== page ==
This sounds like an issue I had when I came out during my senior year [of high school]. Principal actually told teachers not to call me Shaan and etc when none of the teachers even had a problem with it. Half of them just ignored the fool. That’s probably what your professors will do.

    http://villarealthetransition.blogspot.com/search/label/Worford

    If you read those three posts from the last to the first, that’s my whole ordeal. I don’t know how I’m going to handle college. The school I’m going to is pretty LGBT-friendly so it doesn’t seem like it’ll be a huge deal. Plus I’m working on having my name changed soon.

    Anywho – GOOD LUCK!

  7. Raven permalink
    March 31, 2010 2:28 am

    Much luck to you in the upcoming year! I’m really glad it’s worked out as well as it has. :3

  8. March 31, 2010 4:57 pm

    School systems seem inherently bad with trans stuff. The school system seems to spend a lot of time enforcing binary gendered systems, so it’s really scary for them when someone needs to transition through them. Sounds like you’re doing really well with it all though, and it’s great that your dad’s such an awesome support, and the principal is friendly.

  9. April 1, 2010 8:42 pm

    I just started school this week. Your blog entry helped me a lot in navigating the rosters and school staff. thank you!

  10. April 14, 2010 6:48 am

    Hey.. I’m wondering why you don’t just change your legal name. I live in Washington, and with $150 you can get it changed in less than a day. Wouldn’t it just be easier to have your ID match up with what you want to be called?

    • genderkid permalink*
      April 14, 2010 12:51 pm

      I’d love to legally change my name, but in Argentina it’s nigh impossible to get a cross-gender name change (even androgynous names aren’t allowed because of a 1966 law which forbids ambiguity). There are several trans-rights groups pressuring to change the law, but right now I simply can’t change my name.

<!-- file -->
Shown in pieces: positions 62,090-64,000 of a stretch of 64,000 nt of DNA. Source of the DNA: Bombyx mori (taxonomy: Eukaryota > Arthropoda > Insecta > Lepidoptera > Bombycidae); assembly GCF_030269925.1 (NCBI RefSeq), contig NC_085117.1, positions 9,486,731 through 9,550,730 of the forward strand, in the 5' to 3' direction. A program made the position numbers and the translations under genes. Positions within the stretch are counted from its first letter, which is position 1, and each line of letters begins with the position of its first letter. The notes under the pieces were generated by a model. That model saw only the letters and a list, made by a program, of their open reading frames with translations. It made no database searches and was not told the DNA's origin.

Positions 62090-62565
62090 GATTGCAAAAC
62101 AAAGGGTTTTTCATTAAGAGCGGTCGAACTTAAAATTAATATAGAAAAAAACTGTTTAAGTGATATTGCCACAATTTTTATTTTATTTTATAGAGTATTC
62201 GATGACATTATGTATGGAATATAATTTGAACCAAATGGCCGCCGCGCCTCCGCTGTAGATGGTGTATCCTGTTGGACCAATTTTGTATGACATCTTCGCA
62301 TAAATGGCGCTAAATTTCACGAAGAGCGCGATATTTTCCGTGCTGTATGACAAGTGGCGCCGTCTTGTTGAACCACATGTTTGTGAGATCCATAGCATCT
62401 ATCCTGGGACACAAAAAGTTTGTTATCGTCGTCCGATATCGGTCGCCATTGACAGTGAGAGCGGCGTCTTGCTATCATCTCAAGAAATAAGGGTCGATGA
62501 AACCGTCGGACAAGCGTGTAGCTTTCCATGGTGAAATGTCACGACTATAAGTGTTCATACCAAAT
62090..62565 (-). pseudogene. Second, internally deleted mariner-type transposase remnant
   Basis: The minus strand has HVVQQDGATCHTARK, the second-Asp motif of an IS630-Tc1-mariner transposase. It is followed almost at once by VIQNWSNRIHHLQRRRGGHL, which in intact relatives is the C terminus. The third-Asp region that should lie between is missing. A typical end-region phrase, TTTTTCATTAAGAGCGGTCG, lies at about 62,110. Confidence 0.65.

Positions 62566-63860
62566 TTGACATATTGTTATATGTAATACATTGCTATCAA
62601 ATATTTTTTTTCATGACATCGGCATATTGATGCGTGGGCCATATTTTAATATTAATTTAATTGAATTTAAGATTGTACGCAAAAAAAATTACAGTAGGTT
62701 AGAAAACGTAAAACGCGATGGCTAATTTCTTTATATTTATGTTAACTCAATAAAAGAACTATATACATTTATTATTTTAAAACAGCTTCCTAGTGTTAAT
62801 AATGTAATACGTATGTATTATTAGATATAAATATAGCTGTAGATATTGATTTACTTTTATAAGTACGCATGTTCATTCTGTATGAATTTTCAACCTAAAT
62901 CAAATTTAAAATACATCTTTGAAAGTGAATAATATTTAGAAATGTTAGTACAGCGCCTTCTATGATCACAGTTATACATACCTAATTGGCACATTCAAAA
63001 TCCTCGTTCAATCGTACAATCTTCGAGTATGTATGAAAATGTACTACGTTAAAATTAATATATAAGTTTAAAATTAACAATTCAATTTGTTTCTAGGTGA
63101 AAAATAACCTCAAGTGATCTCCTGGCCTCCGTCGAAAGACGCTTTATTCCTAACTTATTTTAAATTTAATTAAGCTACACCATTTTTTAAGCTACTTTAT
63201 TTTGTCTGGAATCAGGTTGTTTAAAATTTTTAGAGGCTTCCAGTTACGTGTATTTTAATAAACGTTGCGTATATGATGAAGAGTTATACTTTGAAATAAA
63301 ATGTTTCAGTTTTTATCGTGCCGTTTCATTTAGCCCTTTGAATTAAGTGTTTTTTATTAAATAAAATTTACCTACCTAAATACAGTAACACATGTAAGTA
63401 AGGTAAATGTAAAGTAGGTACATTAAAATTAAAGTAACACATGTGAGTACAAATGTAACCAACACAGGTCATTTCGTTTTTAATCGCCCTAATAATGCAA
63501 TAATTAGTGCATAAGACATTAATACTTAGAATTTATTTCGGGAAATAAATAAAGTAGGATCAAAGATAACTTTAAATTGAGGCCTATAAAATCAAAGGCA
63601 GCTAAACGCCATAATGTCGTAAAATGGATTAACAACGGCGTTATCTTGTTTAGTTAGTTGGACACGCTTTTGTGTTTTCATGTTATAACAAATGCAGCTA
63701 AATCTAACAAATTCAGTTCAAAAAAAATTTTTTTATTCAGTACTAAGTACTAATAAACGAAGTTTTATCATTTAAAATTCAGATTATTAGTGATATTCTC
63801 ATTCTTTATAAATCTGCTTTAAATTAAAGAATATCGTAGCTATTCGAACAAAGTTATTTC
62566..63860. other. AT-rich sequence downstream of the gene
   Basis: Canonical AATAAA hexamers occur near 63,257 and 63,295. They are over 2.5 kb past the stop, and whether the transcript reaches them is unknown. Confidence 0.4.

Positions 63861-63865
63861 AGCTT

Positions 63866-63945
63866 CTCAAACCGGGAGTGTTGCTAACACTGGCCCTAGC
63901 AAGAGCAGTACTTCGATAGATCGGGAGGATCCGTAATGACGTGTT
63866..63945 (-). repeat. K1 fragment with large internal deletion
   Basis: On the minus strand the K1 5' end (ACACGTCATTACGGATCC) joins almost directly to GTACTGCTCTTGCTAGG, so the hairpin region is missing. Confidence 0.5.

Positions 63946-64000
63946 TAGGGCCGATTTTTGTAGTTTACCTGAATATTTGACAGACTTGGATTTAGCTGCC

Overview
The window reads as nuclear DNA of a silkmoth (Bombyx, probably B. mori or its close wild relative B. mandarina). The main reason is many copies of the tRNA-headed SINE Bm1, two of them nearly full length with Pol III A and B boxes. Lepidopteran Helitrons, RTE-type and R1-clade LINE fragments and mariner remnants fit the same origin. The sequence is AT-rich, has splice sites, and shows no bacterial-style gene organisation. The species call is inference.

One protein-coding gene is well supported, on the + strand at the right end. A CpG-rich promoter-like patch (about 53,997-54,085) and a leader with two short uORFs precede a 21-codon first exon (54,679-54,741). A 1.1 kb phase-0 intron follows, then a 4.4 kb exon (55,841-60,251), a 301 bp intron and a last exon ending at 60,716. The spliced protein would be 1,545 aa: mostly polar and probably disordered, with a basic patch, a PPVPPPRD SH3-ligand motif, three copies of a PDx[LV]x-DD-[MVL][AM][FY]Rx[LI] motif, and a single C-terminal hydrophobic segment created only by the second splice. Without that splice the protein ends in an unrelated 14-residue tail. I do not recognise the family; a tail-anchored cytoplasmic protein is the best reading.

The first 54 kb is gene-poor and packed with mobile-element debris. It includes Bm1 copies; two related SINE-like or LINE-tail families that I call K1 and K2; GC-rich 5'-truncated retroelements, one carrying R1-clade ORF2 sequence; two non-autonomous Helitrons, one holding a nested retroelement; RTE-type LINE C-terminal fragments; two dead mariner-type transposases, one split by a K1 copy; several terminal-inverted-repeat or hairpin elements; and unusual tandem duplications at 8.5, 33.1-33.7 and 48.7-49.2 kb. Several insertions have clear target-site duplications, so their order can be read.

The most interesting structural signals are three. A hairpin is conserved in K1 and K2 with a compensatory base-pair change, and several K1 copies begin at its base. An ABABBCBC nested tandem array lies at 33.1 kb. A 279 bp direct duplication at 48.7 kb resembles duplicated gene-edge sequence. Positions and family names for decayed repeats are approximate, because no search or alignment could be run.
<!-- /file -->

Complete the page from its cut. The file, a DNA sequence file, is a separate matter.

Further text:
That said, I’m glad you live somewhere that allows ID changes. I hope, one day, having that right doesn’t depend on where one happens to be born.

  11. genderkid permalink*
    April 14, 2010 12:57 pm

    Thanks for the good wishes, everyone! Most of my teachers don’t really address us by our names/pronouns at all (I’m in several large classes), but among the ones that do, most respect my identity.

    I’m consistently surprised by how most teachers take it all in stride, as if they had transgender students in every class (maybe they have had a trans student before).

  12. ollda97 permalink
    May 10, 2010 9:57 pm

    I am glad that teachers respect your identity. Congratulations! The pronoun question, though, in Spanish at least, is one that continues to concern me.

  13. reen permalink
    June 1, 2010 12:11 am

    This is amazing, what you’re doing. I’ve only just found this blog and read a few of your posts, and it’s inspiring. Though it’s also a shame changing your name has to be such a struggle. When I switched schools, I simply wrote my “androgynous” name choice in the registration and that was that. The legal name change is a hassle (a 17-page application, about 400$, and an authority figure to sign as a legal guarantor -mind you, I haven’t been able to do it yet so I don’t know how likely they are to accept “transitioning” as a valid reason), but… I’m not sure how to word anything, haha.
    I think I’ll stick around, if you don’t mind another reader.
    Keep on keepin’ on.

  14. June 22, 2010 4:51 pm

    Wish you all the best and hoping your teachers will listen to the lesson standing in front of them… We all live and learn as we’re all students …

    I think you’re quite brave doing all of this and also fortunate to have such understanding parents. All the best wishes kiddo!

  15. February 3, 2011 8:52 pm

    Good for you, genderkid! I remember my difficulties as a genderqueer/genderfluid kid in middle school. Nobody would call me by my chosen name or by male pronouns. There were no gender-neutral bathrooms in school so I had to “hold it.” The other kids were confused and one boy even suggested to another kid that I should “prove” what gender I was — only later did I figure out what he was getting at — and the teachers were dismissive and mean. Now I go by a female name and female pronouns — for now, sometimes. :) So I feel your pain to some degree and am happy that you have at least some support at your school!